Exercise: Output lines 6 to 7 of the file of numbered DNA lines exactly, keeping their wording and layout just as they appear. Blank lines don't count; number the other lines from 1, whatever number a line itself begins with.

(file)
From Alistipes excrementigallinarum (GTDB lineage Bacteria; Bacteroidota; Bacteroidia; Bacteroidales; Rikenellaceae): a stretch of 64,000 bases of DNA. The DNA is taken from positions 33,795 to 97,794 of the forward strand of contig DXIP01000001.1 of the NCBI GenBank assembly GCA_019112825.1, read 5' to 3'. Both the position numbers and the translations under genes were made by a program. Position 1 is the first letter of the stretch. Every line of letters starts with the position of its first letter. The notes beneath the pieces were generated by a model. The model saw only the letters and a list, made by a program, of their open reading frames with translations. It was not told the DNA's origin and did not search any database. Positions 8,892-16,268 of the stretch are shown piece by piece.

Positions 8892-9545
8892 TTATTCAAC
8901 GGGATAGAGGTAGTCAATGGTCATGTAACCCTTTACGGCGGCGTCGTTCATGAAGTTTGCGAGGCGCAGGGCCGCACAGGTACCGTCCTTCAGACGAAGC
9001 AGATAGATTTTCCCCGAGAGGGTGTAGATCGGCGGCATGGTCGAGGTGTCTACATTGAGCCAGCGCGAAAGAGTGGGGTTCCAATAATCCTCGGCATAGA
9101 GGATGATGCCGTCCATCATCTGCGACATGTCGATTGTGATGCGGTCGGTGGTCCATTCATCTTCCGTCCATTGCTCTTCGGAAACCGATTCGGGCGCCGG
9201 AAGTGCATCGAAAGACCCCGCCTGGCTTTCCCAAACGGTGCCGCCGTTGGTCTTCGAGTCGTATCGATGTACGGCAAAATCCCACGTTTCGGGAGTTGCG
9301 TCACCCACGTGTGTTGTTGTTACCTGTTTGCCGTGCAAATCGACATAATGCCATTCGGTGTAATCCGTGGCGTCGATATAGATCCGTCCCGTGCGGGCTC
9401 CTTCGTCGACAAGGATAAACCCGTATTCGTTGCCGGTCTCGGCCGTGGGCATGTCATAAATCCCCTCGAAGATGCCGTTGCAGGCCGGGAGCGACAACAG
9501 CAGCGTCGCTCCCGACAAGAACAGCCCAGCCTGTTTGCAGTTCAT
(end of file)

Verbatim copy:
9101 GGATGATGCCGTCCATCATCTGCGACATGTCGATTGTGATGCGGTCGGTGGTCCATTCATCTTCCGTCCATTGCTCTTCGGAAACCGATTCGGGCGCCGG
9201 AAGTGCATCGAAAGACCCCGCCTGGCTTTCCCAAACGGTGCCGCCGTTGGTCTTCGAGTCGTATCGATGTACGGCAAAATCCCACGTTTCGGGAGTTGCG